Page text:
The setup for "Man Trap" is straightforward; the Enterprise has stopped at planet M-113 to administer required yearly checkups to Dr. Robert Crater and his wife Nancy. There is a small added complication in that Nancy Crater is an old flame of Dr. McCoy's. Kirk, McCoy, and
And then things become quite eerie; Dr. McCoy, clearly still attracted to her, mentions how she hasn't aged a day, and indeed, she looks very young compared to McCoy, in her 20s perhaps. We see Kirk grinning at this, and McCoy introduces her... and we see that, to Kirk, Mrs. Crater appears to be quite a lot older, with little touches of gray in her hair. Ensign Darnell appears to be unable to take his eyes off her... which is not surprising, as we see that to him, Nancy Crater appears to be a barely-20 sultry-looking blonde bombshell ("... looks just like someone I left back on Wrigley's Pleasure Planet..."). Nancy leaves to go find her husband and bring him back; Ensign Darnell, who had been sent outside after his staring and verbal faux pas, sees the blonde Nancy walk out, give him unmistakable "come hither" signals, and walks off; Darnell, after a moment, follows her. Robert Crater arrives sometime later, apparently having missed Nancy along the way, and tries to convince everyone to leave -- after resupplying them, especially with salt -- and not perform these intrusive examinations.
Trek fans will of course be familiar with the episode; subsequently Darnell turns up dead, and so do other crewmen, until it is revealed that "Nancy Crater" died a year or two ago, replaced by an alien creature, native to M-113, which has the ability to change shape (apparently through psychic illusions). Dr. Crater had established a relationship with it originally due to not wanting to kill it because it was the last of its kind, using salt -- a vital nutrient apparently rare on M-113 -- to gain its trust; the nature of the later relationship is implied, and is not something they could have gotten into in the 60s!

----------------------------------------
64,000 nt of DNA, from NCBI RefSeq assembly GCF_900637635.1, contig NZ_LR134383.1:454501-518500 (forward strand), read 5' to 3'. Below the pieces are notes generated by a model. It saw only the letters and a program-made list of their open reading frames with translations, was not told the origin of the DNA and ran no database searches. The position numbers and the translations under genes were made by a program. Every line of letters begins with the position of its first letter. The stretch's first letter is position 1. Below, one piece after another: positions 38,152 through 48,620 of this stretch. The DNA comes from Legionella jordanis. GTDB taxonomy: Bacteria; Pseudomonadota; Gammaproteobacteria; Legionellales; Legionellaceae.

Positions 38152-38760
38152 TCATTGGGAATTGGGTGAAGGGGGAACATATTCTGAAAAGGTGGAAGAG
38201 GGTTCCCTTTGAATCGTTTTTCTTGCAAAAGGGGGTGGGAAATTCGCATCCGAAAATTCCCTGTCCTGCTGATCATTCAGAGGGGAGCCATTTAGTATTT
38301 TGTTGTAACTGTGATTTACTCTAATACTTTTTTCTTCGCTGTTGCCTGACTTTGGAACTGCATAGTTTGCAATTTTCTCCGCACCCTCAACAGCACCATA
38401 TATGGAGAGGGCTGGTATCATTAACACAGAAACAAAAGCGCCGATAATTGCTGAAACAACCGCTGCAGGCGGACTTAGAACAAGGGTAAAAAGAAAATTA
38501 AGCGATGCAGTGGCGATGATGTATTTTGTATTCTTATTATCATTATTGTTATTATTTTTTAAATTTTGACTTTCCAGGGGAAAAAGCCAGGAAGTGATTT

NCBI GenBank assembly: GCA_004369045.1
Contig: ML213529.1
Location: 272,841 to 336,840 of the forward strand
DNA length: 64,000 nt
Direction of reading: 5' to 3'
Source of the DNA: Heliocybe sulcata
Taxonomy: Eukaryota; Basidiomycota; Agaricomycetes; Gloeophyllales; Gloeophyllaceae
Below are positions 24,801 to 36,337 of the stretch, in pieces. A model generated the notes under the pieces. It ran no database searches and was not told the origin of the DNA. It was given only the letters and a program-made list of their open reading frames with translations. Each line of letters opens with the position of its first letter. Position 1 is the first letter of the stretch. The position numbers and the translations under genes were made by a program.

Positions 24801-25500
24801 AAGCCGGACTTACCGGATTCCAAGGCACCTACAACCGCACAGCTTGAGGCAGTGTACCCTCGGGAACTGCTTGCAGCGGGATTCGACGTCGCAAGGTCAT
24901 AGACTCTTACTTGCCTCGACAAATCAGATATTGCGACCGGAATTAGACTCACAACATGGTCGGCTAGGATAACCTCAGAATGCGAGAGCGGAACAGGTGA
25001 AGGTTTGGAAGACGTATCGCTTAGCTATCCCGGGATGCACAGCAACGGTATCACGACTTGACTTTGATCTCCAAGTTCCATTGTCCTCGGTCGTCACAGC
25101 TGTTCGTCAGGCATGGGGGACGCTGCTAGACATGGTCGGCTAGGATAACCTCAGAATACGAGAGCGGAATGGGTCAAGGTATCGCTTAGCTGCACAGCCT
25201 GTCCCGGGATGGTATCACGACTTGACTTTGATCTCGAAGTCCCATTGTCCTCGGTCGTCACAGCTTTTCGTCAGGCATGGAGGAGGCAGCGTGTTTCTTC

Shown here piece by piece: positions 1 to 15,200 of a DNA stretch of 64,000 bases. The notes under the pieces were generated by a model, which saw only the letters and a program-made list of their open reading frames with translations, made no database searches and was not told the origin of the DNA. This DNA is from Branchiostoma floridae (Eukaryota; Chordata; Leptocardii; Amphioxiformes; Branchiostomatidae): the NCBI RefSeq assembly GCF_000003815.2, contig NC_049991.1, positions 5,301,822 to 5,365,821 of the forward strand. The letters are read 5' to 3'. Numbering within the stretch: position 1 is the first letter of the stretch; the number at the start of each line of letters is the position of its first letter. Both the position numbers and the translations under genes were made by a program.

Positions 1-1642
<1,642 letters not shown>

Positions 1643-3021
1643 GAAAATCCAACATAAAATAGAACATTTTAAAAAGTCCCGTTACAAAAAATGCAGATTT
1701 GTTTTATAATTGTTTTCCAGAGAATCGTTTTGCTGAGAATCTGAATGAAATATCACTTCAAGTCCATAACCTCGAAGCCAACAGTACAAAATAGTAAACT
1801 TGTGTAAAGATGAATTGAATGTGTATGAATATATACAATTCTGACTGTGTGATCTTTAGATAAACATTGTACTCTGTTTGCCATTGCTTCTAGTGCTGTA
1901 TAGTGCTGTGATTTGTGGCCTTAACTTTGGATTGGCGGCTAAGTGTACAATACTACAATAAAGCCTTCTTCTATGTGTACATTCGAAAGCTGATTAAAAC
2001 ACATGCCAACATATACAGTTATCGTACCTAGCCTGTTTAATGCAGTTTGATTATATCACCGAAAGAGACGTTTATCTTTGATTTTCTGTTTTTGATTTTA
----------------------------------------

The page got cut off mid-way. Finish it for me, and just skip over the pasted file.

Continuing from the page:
Overall, it's a well-paced episode with excellent tension building. By modern standards it has of course a number of flaws -- the use of female characters is minimal, though not entirely token, and this will tend to stand out -- but as a first introduction to the series it was an excellent introduction to the main points of the series: multiracial, male-and-female crew on a military vessel, the three main characters including an apparently nearly emotionless alien, on a mission to explore and to solve unusual problems that they might encounter. This includes a fascination with the alien and an unwillingness to simply destroy anything that might be dangerous.
The "salt vampire" is one of the classic images from Original Trek, and with good reason; given the monetary and technical limitations, it is a terrifying creature, with a face that somehow includes sadness/pathos and hungry monstrosity into a single very alien visage. It might look somewhat silly today, although I still find the head/face creepy, but for its time it was exceedingly well done.
All in all, a very good first episode.